Princess Anne has said that it is “too late” to consider what she might have done in another life, as she reflected on her decades of service on behalf of the royal family.
Anne is the second eldest child and only daughter of the late Queen Elizabeth II and Prince Philip. King Charles III is her older brother, while Prince Andrew, the Duke of York, and Prince Edward, the Duke of Edinburgh, are her younger brothers.
The senior royal is known as the hardest-working member of The Firm, and is involved with more than 300 charities and organisations. Last year she carried out over 200 engagements.
One of her biggest causes at present is the Whitley Fund for Nature, which hosts an annual ceremony that distributes grants worth £500,000 to conservationists around the world. Anne attends each ceremony to present the awards and deliver a speech to attendees.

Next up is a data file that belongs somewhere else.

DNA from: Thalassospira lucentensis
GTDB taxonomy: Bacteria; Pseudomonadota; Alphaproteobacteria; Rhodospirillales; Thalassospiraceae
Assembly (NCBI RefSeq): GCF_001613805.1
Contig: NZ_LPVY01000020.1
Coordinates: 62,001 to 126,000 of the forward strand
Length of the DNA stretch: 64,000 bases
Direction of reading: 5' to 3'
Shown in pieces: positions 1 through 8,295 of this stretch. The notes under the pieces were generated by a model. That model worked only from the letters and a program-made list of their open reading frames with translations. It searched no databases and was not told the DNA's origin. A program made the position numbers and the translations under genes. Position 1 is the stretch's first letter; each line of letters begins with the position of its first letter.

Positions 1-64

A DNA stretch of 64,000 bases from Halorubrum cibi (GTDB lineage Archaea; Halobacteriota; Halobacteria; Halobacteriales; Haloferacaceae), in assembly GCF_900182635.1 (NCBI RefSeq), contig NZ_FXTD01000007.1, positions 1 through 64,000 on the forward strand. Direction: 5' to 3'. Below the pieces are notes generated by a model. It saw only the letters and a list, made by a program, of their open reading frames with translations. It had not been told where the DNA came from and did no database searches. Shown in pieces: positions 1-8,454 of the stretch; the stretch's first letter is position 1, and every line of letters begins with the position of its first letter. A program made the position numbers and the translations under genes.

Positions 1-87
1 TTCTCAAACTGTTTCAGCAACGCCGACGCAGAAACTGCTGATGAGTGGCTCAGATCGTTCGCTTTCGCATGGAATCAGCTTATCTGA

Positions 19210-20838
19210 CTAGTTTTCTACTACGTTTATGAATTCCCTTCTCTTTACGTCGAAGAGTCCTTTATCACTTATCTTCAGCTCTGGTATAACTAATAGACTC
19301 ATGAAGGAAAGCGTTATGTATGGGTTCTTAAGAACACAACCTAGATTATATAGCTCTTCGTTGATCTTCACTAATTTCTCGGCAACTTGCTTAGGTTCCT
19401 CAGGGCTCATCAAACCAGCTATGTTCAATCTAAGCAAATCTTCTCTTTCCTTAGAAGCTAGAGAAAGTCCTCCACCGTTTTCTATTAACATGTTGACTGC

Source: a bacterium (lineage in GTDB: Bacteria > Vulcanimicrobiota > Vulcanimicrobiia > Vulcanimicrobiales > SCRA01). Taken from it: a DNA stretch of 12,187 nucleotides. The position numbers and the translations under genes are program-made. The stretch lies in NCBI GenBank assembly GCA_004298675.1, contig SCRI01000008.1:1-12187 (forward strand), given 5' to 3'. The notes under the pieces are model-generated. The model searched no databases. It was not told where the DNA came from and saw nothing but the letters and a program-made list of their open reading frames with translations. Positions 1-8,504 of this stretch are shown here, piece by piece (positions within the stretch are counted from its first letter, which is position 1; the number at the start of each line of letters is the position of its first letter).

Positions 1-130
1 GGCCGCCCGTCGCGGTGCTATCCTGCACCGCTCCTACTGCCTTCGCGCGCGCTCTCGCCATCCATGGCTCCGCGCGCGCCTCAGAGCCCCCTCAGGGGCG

In a rare interview, the Princess Royal spoke to The Telegraph about how she helps run various charities.
At one point in the interview, she was asked what profession she might have chosen in another life, to which she apparently laughed and looked “vaguely impatient”.
“You can ask but I’ve no idea,” she responded.
“It’s way too late to have those concerns – in a way the fortunate part of my life has been the broad spectrum, to see so much.
“Not having a very specific interest has been a bonus, I suppose. We all have ways of doing things and with Whitley it is the practical aspects of what they do, and how to support them [that has been my focus].”
Speaking with Canada’s CBC News earlier this year, ahead of Charles’s coronation on 6 May, she threw doubt on her brother’s plan for a “slimmed-down monarchy”.
“I think the ‘slimmed down’ [remark] was said in a day when there were a few more people around,” she said. “It doesn’t sound like a good idea from where I’m standing, I would say. I’m not quite sure what else we can do.”
Anne also spoke about what kind of monarch Charles would be.
“Well, you know what you’re getting because he’s been practising for a bit and I don’t think he’ll change,” she said, referring to the fact that Charles was the longest serving Prince of Wales, the title he held for 64 years and 44 days.
“He is committed to his own level of service and that will remain true.”